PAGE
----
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Foreign Research Reactor Spent Nuclear Fuel



The textbook development of calculating the thermal decay heat of reactor fuel is based upon integrating empirical emission rates of the beta and gamma radiation from fission products. These results are, however, generally useful only for fission product decay times of the order of a few days. For longer decay times, this heat load estimate is very conservative.

Other analytical expressions have been developed to fit experimental decay heat data for longer decay times. For purposes of determining the heat load of spent fuel which can have cooling times of the order of several hundred days of even years, these latter expressions should be used to calculate the heat load of spent reactor fuel. These analytical expressions also agree very well with ORIGEN decay heat calculations.

Integrated Beta And Gamma Emission Rates

The heat load from decaying fission products in a fuel assembly is proportional to empirical emission rates of beta and gamma radiation. The rates4 per U-235 fission, and as a function of decay time in days, are



These energy rates are roughly equal for 0.4 MeV mean energy beta particles and 0.7 MeV mean energy gamma-rays.

For a fuel assembly irradiated continuously for days at a constant fuel assembly power (P), the heat (H) load power per assembly, days after irradiation is

Watts (1)

This expression for the heat load is the integral5 of the above energy rates over the irradiation time, assuming 200 MeV per U-235 fission, and for the fuel assembly power in watts. For a low duty-factor fuel assembly irradiation, the power and irradiation time are replaced by an average power and an elapsed time. With over all irradiation segments, the heat (H) load power per assembly is


where is the average fuel assembly power in watts and is the elapsed time in days from the initial through the final irradiation segment.

A convenient estimate for the average power is


where G is the mass of U-235 burned in the fuel assembly in grams, and the constant is g235U burned per Watt-day.

A similar heat load expression to Eq. -1, given by Etherington (Ref. 6) and attributed to Way and Wigner (Ref. 7 and 8), is


with all times in seconds. With all times in days, this heat load expression is


(Note, the Etherington reference to Way and Wigner appears to be incorrect. Reference 7 is Vol. 73 (not Vol. 70)6 of Phys. Rev.; Ref. 8 may be the intended reference. However neither Ref. 7 or 8 appears to have the formula attributed to Way and Wigner. Reference 8 however, lists the same and emission rates used to develop Eq. -1 which results in a heat load expression constant of .) This and other similar heat load expressions, which differ only by the constant, can be readily found in the literature (e.g., Ref. 5, for times in seconds and for times in days).

Fuel assembly decay heat loads calculated with these expressions are expected to be conservative, and within a factor of two or less of measured heat loads. This same conservative heat load estimate also has been found to be true for heat load calculations made with the ORIGEN code9. The thermal heat load of a fuel assembly is independent of the fuel assembly type.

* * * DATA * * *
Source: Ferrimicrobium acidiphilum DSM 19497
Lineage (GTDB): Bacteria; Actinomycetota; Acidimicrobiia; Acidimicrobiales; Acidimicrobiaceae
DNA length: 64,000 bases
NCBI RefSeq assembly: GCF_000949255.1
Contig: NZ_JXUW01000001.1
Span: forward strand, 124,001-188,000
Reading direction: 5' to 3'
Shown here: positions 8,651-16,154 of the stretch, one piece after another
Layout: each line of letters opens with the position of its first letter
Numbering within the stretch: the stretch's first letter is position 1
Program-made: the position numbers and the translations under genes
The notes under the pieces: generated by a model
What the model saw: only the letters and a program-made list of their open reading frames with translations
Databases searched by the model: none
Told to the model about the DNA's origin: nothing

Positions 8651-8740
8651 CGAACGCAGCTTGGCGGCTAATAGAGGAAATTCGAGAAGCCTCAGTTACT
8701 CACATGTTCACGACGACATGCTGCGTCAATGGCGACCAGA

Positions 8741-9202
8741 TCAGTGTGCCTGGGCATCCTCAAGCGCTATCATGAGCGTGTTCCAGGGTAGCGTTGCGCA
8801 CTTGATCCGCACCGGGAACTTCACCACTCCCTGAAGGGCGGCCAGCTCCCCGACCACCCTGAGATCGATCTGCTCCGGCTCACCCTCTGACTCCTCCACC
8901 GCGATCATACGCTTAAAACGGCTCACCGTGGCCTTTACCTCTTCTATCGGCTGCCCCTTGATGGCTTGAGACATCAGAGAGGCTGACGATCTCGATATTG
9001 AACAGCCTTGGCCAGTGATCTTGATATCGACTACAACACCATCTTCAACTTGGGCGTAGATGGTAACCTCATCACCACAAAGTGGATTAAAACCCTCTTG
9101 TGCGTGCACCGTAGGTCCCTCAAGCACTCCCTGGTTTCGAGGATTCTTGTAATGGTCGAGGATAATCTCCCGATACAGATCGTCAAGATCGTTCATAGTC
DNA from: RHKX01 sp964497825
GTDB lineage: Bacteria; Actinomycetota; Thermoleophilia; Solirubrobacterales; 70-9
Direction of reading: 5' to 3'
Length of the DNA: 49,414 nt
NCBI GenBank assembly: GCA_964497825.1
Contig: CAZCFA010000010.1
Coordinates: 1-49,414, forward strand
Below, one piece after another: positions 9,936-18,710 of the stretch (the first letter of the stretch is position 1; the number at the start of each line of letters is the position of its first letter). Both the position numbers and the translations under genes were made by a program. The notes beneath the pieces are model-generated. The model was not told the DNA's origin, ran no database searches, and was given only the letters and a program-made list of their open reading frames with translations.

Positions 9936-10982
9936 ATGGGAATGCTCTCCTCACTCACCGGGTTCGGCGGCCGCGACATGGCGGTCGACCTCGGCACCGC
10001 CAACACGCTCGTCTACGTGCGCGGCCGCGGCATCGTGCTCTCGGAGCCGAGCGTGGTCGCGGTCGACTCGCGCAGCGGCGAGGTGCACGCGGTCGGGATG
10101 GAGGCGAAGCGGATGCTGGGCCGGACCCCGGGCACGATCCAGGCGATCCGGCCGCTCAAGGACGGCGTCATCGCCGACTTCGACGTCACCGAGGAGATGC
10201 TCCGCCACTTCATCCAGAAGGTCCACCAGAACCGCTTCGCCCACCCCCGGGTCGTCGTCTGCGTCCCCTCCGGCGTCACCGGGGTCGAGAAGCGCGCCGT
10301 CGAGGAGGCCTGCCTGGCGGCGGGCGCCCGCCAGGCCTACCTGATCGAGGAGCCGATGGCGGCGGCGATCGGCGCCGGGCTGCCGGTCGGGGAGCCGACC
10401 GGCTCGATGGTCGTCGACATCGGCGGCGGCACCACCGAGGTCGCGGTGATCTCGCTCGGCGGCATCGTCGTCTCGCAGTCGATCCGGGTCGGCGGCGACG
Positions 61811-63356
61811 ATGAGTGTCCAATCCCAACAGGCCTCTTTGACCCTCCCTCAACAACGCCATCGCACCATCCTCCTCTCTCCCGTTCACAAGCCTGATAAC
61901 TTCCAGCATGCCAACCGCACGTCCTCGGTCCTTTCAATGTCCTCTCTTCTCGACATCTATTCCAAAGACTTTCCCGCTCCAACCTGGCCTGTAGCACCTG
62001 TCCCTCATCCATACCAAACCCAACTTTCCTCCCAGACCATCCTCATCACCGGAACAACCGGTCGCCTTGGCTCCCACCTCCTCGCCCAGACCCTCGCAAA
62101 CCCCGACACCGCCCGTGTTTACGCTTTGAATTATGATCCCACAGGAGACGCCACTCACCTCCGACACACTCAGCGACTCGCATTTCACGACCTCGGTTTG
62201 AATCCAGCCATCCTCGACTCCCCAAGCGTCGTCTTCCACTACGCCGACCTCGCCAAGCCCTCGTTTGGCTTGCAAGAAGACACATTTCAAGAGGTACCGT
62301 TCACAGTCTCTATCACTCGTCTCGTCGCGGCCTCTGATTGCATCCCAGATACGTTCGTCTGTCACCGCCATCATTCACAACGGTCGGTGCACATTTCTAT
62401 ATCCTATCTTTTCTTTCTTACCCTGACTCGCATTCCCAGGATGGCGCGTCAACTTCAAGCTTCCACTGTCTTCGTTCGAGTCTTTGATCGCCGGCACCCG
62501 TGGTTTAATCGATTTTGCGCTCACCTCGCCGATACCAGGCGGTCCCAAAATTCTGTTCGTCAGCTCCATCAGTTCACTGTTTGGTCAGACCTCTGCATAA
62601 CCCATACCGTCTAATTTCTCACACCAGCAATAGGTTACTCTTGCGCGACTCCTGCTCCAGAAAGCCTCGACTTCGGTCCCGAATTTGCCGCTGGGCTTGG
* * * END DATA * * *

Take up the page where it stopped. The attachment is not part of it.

The constants used in the above equations are based upon empirical data and therefore, are not necessarily exact; it is not uncommon to find several percent variation in a recommended value. The constants considered here, and their range, are:

  1. the beta plus gamma fission product energy rate per fission;

2.7 - 3.2 10-6 MeV/s-f,

  1. the total energy release per fission; 190 - 200 MeV/f, and
  2. the mass of 235U burned per megawatt-day; 1.2 - 1.3 g235U/MWd.

Depending upon the specific values of the constants that are chosen, the calculated heat load can vary by several percent. In any case, the thermal decay heat is expected to be over predicted.

Decay Heat Curves

An analytical expression given by El-Wakil (Ref. 10), which correlate with the decay heat curves of Ref. 11, estimate heat loads about one-half the heat loads calculated above. This heat load expression is

Watts (2)

where all symbols, etc. have the same meaning as above and the times are in days.

The ratio of Eq. -2 to Eq. -1 is

For decay times () greater than 1 year, the ratio is approximately 0.5.

Experimental Decay Heat Data

Another analytical expression given by Untermyer and Weills (Ref. 12), has been used to fit experimental decay heat data. This heat load expression is

                                                             Watts (3)

where the irradiation () and decay () times are in seconds.

A plot of the ratio () for Eqs. -2 and -3 are shown in Fig. 2 as a function of decay time and for an irradiation time of 600 days. The ratio calculated with the ORIGEN code is also shown for comparison.

Figure 2. Comparison of Decay Heat Equations-2 and -3 with ORIGEN

These data clearly show the relative decay heat estimated by the decay heat expressions for a typical irradiation time. The ORIGEN ratio is in good agreement with both Eqs. -2 and -3.

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Last modified on July 29, 2008 11:34 +0200